Continental to complete B777 lie-flat roll out by September

16 Feb 2010

Continental Airlines isn’t apologetic about rolling out fully-flat seats in its BusinessFirst cabin after competitors Delta – the first US airline to do so – and United.

“It took us about three years (to produce results) – we wanted to get the product right,” Walter B Dias, Continental’s managing director, Greater China and Southeast Asia, told Business Traveller.  “As we had a lot of customers, who were extremely loyal to our BusinessFirst service, we also had to be careful not to fix what wasn’t broken.”

The new seats are being successively installed on the carrier’s 22 Boeing B777-200ERs, the aircraft deployed on trans-Pacific services such as Newark-Hongkong, Beijing, Shanghai, Tokyo and New Delhi and trans-Atlantic services such as New York-London in June. Retrofitting for the aircraft used on the trans-Pacific flights, conducted in Hongkong by Hong Kong Aircraft Engineering Co (HAECO), is expected to be completed by September of this year.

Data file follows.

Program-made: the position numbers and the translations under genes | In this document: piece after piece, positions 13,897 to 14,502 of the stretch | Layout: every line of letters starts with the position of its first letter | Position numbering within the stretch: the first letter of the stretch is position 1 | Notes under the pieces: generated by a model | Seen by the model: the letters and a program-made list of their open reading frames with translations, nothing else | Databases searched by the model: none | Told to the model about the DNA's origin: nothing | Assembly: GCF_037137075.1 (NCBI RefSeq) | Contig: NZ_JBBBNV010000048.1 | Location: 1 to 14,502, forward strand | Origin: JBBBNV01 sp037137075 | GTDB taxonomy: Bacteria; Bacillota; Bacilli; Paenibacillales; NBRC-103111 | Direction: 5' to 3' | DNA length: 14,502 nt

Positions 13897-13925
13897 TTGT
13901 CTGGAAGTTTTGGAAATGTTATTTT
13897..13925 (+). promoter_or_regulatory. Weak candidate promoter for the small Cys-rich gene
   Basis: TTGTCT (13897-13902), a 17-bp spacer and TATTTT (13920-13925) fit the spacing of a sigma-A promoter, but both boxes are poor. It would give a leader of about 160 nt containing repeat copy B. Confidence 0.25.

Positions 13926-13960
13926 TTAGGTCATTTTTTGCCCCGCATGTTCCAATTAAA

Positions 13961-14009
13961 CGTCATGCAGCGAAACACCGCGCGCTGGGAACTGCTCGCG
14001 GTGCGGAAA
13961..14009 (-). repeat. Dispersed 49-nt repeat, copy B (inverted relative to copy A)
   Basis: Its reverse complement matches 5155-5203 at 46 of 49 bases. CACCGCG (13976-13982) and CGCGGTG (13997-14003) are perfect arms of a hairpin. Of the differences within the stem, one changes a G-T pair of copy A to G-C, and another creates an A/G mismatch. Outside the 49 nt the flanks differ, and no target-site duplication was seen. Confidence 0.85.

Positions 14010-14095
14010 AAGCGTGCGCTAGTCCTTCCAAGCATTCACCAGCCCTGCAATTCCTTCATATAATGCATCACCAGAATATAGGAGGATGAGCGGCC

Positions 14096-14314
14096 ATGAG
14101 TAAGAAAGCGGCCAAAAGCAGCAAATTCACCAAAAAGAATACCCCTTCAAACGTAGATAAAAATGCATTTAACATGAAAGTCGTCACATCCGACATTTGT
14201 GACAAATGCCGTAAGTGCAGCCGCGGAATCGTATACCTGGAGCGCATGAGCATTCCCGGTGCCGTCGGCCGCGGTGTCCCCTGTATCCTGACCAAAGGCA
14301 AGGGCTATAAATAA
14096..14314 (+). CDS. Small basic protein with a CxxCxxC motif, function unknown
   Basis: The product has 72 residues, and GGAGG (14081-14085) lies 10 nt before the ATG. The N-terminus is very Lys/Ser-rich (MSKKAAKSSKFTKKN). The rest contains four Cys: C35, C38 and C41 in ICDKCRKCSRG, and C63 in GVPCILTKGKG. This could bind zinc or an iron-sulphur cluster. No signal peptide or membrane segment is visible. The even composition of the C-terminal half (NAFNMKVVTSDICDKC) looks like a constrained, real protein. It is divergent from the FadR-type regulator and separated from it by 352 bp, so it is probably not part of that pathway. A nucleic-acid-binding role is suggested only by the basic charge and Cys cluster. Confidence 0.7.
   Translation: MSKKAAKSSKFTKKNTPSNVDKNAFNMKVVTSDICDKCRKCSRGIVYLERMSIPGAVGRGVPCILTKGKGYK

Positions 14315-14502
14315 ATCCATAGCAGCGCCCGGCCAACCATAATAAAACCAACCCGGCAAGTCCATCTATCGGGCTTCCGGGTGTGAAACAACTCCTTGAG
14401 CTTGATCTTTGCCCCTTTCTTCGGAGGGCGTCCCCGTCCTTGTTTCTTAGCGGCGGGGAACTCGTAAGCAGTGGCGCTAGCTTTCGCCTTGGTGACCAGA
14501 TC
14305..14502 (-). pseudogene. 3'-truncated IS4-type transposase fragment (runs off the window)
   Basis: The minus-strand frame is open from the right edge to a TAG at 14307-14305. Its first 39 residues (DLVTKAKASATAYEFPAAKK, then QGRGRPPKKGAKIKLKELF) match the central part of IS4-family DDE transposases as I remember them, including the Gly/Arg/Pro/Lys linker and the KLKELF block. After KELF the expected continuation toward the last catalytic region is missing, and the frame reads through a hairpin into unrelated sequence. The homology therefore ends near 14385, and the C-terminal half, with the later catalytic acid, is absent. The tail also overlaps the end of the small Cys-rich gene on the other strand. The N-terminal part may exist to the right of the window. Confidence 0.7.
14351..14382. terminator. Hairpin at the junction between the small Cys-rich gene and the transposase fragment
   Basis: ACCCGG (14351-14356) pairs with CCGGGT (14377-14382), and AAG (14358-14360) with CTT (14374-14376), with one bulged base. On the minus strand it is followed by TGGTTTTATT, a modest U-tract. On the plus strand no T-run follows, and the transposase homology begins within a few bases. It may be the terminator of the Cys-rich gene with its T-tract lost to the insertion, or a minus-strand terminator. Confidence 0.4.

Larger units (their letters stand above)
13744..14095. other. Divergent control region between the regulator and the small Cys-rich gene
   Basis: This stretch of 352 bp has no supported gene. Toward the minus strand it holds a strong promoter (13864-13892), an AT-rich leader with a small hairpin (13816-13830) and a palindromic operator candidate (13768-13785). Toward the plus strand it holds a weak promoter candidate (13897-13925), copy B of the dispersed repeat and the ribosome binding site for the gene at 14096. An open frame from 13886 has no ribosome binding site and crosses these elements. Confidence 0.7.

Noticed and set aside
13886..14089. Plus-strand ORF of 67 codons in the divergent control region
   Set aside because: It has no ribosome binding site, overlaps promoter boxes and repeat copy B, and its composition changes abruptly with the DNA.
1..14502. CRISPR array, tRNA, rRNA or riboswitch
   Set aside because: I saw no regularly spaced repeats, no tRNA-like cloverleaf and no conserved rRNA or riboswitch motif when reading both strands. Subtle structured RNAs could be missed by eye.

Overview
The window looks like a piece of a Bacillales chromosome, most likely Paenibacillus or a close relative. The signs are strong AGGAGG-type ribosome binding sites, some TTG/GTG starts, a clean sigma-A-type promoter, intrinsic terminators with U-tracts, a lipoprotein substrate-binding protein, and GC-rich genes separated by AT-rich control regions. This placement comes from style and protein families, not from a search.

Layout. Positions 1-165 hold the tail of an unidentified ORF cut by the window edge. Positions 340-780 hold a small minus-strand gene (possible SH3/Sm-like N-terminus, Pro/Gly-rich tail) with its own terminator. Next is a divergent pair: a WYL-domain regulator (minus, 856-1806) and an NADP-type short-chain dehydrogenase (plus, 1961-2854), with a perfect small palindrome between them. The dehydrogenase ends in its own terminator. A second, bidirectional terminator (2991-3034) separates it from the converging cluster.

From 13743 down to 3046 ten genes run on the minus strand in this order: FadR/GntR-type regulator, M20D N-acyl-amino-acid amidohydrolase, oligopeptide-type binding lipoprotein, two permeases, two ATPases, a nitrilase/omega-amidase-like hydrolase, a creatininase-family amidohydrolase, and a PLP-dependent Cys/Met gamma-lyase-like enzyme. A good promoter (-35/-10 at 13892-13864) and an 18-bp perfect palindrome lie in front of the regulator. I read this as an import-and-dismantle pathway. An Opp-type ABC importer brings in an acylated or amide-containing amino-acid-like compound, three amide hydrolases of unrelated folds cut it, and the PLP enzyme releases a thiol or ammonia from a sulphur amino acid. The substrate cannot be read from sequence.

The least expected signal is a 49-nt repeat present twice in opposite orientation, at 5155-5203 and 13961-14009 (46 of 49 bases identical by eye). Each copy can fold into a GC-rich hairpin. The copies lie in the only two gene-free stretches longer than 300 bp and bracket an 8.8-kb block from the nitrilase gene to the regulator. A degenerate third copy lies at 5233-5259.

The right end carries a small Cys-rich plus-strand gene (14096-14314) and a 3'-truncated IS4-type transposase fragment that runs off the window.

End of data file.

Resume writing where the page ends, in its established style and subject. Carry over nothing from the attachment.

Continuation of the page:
The lie flats will also go onboard Continental’s main workhorse on US domestic routes, the B757 as well as the B787 Dreamliner. Continental is the futuristic aircraft’s second launch customer after ANA.

Featuring a herringbone layout (although not exactly to the specifications of Virgin Atlantic or Air New Zealand in that the footrest fits into a space next to the seat in front of it) innovations include an area dubbed the “Tower of Power”, placed just above the passenger’s shoulder that consolidates laptop power and headset and USB plugs. This does away with having to search for these outlets, which customers told Continental was inconvenient especially in a dimly lit cabin, said Continental’s Asian managing director Dias. A laptop-size space under the TV monitor and iPod connectivity are also part of the seat.

It’s been a busy past several months for Continental, having bolted Skyteam for Star Alliance in October of last year. The move, said Dias, has opened the world to the Continental customer, citing the network of Air China as well as those of other airline partners. In turn, Continental offers connections to the emerging economies of South America.

And after a two-year hiatus, the airline resumes air services between Hongkong and Guam with twice-weekly flights starting from April 2. The destination, said Dias, will appeal to Hongkong residents for its attractions for the wedding, honeymoon and family travel markets. Eligible holders of a Hongkong SAR passport or BNO passport do not need visas to enter the US territory.

For more on Continental, visit

Margie T Logarta

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